OO is a big change from procedural languages, and I've often heard it's easier for many people to learn an OO language first than to learn one second, after they've already picked up the "bad habits" (from an OO perspective) from a non-OO language. That would back up your point about the main people that have problems being the people that only know VB. If they knew C++, Java, or some other OO language, and did some VB as well, moving to an OO version of VB wouldn't be a big deal -- at that point, it's just learning some new syntax, versus a bunch of new concepts.

    Mark
  20. Do you guys think this is a good or a bad thing for the success of J2EE?


    If I were asking "IS C++'s success good for FORTRAN?" ten years ago, I don't know where I'd be now. I said to myself "C++? Huh, let's take a look!" :)
  21. What a review....gee, my 2 years old nephew would say more interesting things about development tools.
  22. How many of those people are counted more than once? I am willing to be that they have probably included me under VB even though it accounts for less than 10% of what I have done over the last year.
  23. Top 10 technology searches of 2002 using Google worldwide:

    1. mp3
    2. sms
    3. winzip
    4. linux
    5. ftp
    6. dell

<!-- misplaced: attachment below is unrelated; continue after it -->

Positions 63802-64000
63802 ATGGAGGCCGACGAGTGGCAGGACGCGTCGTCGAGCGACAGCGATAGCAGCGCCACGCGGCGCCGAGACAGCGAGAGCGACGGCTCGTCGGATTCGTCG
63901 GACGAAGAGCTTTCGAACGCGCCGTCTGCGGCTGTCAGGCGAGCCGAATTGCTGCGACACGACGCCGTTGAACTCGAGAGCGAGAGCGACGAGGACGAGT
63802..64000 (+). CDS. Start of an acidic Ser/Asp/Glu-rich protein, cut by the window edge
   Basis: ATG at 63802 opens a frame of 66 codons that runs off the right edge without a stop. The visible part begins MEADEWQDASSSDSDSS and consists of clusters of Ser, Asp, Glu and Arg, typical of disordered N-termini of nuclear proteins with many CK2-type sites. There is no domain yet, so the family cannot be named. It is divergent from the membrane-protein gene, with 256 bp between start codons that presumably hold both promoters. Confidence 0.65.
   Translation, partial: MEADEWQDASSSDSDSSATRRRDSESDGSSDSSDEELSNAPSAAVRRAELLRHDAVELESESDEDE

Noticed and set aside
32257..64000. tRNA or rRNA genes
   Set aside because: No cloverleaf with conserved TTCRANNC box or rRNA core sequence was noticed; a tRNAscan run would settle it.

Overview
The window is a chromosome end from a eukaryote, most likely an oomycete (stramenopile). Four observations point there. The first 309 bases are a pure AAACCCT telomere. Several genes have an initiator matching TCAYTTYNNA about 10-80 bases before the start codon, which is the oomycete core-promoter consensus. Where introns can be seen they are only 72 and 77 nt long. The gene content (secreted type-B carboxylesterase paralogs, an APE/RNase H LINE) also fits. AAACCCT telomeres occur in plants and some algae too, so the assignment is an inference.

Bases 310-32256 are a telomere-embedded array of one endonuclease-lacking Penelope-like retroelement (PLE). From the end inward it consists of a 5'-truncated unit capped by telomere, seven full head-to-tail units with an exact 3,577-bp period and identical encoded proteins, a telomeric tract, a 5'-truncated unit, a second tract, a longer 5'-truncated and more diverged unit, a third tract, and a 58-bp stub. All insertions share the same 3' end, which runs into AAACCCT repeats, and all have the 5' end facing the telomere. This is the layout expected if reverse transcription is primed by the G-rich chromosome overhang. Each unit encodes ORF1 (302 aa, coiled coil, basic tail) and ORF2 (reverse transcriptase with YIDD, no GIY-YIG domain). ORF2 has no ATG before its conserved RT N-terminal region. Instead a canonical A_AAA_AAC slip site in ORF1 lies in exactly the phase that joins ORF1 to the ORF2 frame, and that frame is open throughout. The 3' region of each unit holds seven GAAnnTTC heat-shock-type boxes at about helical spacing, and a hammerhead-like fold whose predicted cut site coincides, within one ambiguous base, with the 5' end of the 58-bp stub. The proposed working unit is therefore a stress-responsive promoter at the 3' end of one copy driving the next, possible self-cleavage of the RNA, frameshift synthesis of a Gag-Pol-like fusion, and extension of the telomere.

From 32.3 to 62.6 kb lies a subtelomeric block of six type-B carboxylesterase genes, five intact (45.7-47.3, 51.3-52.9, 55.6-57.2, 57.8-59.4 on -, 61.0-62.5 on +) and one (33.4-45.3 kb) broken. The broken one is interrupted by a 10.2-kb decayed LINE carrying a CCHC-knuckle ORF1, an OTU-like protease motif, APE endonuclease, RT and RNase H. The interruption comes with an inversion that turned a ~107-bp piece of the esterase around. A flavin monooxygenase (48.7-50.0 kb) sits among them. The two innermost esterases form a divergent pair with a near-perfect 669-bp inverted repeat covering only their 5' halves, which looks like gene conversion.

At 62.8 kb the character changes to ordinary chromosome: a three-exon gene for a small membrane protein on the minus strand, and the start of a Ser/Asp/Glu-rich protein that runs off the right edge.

7. xbox
    8. realplayer
    9. microsoft
    10. java <----------------------- ***


    The question has been asked, where is dotnet?

    "The JDJ Industry News Desk is now trying to find out whether anybody is searching "C#" or ".NET" at all, and if so how far down the list below #10 it comes."
  24. I'm a java programmer and my girlfried is a vb programmer. Her company is moving to .net and she hates it because she does not know object-oriented programming. She has been programming for quite a while without inheritance and polymorphism and is having a hard time making that paradigm shift. I imagine there is a lot of this going on in the vb world.
  25. Also, I think vb.net and c# are easier for java programmers to learn than for vb hacks to learn, but I don't think java programmers are going to make the switch. Java programmmers have many reasons why they like to program in java: platform independence, abundance of good api's, nonmicrosoft, etc.

    thanks

    Matt
  26. Ahemm, are we forgetting J# here?
  27. I'm trying to and it seems everyone else is too. So should you.
  28. It's not the language that is going to make the difference but the services supplied by the platform. The ease of use and/or robustness and/or quirks of the platform are a lot harder to deal with than languages. It is *much* easier to learn a new language (even transitioning from a procedural to OO langauge) than it is to learn how to properly write a robust, reliable, secure, and performent applicaiton for either J2EE or .Net. I could teach most VB programmers hwo to write in VB.Bet (or C# or Java) long berfore the could understand the issues of proepr transactions, etc.
  29. I could teach most VB programmers hwo to write in VB.Bet (or C# or Java) long berfore the could understand the issues of proepr transactions, etc.


    Why do people think that VB programmers don't deal with transactions?